Days Gone By - stories from the pastGenealogy Information

Did you know that Skyline Farms actually started before the Federal Government assisted?

(Transcribed and unedited story from a WPA (Works Projects Administration) writer, William P. Burke

Desperate farmers actually started Skyline Farms

written by

William P. Burke

ca. 1938

Whipped by depression, a group of desperate farmers joined in a home building program, selected the virgin soil of the Cumberland Plateau near Scottsboro, to resettle themselves, readjust their lives. They moved into wilderness, cut oak and poplar timber to build their houses, cleared the land, planted crops, made their homes.

Skyline farms – commissary ca. 1938 (Library of Congress)

Resettlement Administration gave funds a year later

A year later the Resettlement Administration heard of their pioneering, decided to aid their natural industry with federal funds. Named Skyline Farms, the mountain village now has 225 neat farm homes, with their barns, smokehouses, chicken runs and gardens, a school building, an office, a commissary. Abundant native sandstone, once called “worthless rock,” has been used in the construction of the public buildings, hearths and chimneys.

Visitors to the project come away praising not only the heroic energy of the settlers but the sheer splendor of the view from vantage points near the farm section. Like a picture in composition is the vista of green valley homes and surrounding fields, a river twisting into the distance, and in the background hazy mountain ranges.

REF: Alabama Magazine

Issue of 11-22-37

Descendants of Matthew Russell and Related Families of Jackson County, Alabama: A Collection of Genealogies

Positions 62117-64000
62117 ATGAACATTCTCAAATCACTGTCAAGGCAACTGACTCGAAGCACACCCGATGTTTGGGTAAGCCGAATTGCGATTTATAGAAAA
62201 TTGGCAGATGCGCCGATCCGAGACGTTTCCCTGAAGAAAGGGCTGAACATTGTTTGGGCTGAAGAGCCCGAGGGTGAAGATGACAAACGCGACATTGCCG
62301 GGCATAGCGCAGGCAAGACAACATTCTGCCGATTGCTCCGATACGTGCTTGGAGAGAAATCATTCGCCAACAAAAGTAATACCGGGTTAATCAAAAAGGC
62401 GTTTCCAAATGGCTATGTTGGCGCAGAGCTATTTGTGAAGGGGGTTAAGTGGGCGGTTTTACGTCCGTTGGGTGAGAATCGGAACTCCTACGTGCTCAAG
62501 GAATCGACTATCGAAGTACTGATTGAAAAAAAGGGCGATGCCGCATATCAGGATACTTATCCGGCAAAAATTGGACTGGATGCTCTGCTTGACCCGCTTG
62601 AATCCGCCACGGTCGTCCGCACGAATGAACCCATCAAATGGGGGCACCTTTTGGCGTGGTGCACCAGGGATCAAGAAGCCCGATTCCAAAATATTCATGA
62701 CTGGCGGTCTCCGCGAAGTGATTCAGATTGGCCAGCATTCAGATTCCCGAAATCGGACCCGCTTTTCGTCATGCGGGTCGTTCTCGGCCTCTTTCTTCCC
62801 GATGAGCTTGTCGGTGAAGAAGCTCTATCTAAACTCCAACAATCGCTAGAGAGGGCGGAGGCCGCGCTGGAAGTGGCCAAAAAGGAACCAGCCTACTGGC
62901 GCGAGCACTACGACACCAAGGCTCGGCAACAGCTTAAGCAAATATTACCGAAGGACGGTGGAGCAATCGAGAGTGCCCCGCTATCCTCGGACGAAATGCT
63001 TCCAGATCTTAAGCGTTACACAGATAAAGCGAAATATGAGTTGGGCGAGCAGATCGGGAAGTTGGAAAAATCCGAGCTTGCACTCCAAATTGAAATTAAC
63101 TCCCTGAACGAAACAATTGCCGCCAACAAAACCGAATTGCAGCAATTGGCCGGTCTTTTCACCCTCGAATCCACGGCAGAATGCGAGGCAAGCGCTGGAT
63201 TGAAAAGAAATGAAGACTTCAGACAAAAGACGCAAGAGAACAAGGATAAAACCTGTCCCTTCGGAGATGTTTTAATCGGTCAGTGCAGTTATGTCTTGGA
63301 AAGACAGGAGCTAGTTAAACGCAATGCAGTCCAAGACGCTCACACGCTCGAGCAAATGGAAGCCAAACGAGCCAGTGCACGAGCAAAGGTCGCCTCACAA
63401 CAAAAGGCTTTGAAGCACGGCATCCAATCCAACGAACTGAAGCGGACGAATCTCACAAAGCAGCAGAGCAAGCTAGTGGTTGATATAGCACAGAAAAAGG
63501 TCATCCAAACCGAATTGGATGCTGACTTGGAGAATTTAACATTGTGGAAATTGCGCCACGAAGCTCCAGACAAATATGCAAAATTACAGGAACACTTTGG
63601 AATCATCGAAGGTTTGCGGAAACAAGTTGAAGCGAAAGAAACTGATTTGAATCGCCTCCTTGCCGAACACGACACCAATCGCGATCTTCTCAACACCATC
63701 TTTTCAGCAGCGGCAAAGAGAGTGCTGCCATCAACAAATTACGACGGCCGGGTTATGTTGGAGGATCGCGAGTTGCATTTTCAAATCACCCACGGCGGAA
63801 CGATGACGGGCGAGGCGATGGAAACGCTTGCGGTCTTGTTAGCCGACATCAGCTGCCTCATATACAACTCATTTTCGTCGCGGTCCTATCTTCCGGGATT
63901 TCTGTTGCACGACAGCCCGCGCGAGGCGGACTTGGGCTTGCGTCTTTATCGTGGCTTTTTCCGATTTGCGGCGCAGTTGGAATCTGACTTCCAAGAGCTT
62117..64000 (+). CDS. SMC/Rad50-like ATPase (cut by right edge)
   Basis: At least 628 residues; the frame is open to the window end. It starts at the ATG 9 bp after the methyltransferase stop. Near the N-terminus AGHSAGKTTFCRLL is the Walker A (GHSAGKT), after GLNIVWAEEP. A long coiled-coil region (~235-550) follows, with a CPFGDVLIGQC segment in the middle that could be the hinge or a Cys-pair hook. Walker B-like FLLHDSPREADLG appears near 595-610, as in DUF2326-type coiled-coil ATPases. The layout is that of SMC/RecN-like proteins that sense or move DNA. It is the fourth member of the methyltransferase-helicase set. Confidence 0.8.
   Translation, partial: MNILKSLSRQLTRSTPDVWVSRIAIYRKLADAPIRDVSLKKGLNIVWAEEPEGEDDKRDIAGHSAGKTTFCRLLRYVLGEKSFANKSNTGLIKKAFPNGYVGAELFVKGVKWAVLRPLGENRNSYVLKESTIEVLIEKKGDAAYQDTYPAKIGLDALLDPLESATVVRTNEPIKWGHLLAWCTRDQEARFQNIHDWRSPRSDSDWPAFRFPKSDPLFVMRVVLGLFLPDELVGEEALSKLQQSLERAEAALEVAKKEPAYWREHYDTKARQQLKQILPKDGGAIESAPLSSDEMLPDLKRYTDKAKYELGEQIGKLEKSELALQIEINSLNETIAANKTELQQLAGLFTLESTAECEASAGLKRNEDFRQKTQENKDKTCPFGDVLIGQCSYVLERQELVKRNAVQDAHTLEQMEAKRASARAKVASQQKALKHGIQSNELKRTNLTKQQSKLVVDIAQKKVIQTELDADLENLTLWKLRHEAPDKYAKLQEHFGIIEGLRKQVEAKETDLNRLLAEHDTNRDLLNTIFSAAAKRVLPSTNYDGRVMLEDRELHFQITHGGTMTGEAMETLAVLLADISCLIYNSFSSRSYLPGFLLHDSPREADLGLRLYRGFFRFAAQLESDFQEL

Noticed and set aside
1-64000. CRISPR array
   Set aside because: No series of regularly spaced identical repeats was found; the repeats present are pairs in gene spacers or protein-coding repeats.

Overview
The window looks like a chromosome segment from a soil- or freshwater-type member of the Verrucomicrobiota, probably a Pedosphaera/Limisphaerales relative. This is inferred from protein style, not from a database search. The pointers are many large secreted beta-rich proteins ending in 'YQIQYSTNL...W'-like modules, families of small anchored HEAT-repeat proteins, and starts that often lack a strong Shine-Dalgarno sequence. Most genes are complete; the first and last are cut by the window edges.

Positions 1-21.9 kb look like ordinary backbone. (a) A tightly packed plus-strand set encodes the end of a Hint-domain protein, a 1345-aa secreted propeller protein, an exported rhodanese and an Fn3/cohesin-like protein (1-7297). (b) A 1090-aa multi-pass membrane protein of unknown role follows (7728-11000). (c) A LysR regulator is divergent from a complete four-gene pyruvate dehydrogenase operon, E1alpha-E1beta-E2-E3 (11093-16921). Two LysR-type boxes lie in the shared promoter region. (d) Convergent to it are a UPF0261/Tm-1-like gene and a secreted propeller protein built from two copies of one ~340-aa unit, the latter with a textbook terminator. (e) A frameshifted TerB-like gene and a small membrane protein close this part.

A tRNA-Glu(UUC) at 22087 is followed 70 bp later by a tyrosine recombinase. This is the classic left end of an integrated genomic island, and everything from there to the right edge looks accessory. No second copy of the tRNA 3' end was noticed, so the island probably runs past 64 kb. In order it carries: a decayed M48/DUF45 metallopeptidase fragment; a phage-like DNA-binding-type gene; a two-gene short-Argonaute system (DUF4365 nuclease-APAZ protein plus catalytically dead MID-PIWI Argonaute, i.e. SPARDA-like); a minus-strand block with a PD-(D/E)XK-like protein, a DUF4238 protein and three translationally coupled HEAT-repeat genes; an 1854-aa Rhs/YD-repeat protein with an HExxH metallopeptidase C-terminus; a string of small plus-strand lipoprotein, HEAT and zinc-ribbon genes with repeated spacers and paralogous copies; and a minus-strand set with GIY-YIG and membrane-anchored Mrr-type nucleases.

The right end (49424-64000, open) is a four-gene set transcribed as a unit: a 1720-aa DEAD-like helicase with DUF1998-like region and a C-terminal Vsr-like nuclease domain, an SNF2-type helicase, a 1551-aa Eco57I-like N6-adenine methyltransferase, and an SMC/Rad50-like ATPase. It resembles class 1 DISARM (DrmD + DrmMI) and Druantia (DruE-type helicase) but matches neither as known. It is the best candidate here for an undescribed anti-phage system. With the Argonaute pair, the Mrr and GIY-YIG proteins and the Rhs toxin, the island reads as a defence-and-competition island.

This book is divided into thirteen independent Parts with each part representing the earliest known progenitor and lineage of that particular family. Some of the families identified herein are Allen, Allison, Arnold, Cabe, Crawford, Davis, Doran, Harwell, Henry, Jenkins, Loyd, Lyda, McClatchey, McCrary, Millican, Owens, Phillips, Prince, Rorex, Rudder, Sanders, Smith, Stewart, Talley, Taylor, Thomas, Thornton, Walker, Wallace, Williams, Wimberly, and Wynne, plus many more.

Buy Now
See larger image

Additional Images:Img - 1438924275
Img - 1438924275

Descendants of Matthew Russell and Related Families of Jackson County, Alabama: A Collection of Genealogies (Hardcover)

By (author):  Russell, Walter A.

List Price: $38.49
New From: $38.49 In Stock
buy now

About Donna R Causey

Donna R. Causey, resident of Alabama, was a teacher in the public school system for twenty years. When she retired, Donna found time to focus on her lifetime passion for historical writing. She developed the websites www.alabamapioneers and All her books can be purchased at and Barnes & Noble. She has authored numerous genealogy books. RIBBON OF LOVE: A Novel Of Colonial America (TAPESTRY OF LOVE) is her first novel in the Tapestry of Love about her family where she uses actual characters, facts, dates and places to create a story about life as it might have happened in colonial Virginia. Faith and Courage: Tapestry of Love (Volume 2) is the second book and the third FreeHearts: A Novel of Colonial America (Book 3 in the Tapestry of Love Series) Discordance: The Cottinghams (Volume 1) is the continuation of the story. . For a complete list of books, visit Donna R Causey

Liked it? Take a second to support Alabama Pioneers on Patreon!


  1. Didn’t know why it was called Skyline Farms. Will check it out when I go there in Nov.

  2. Mother and Larry’s great aunt taught. Nancy

  3. A few people lived here on the mountain at Skyline back then but Skyline Farms project did not start until 1934, 13000 acres was bought from the Pierce coal mines to start the Skyline Farms project! That is when they named it Skyline Farms, it was first named Cumberland mountain farms, but there was one of the projects in Tenn. already with that name. So they let the school children come up with name Skyline !

Leave a Reply

Your email address will not be published. Required fields are marked *

This site uses Akismet to reduce spam. Learn how your comment data is processed.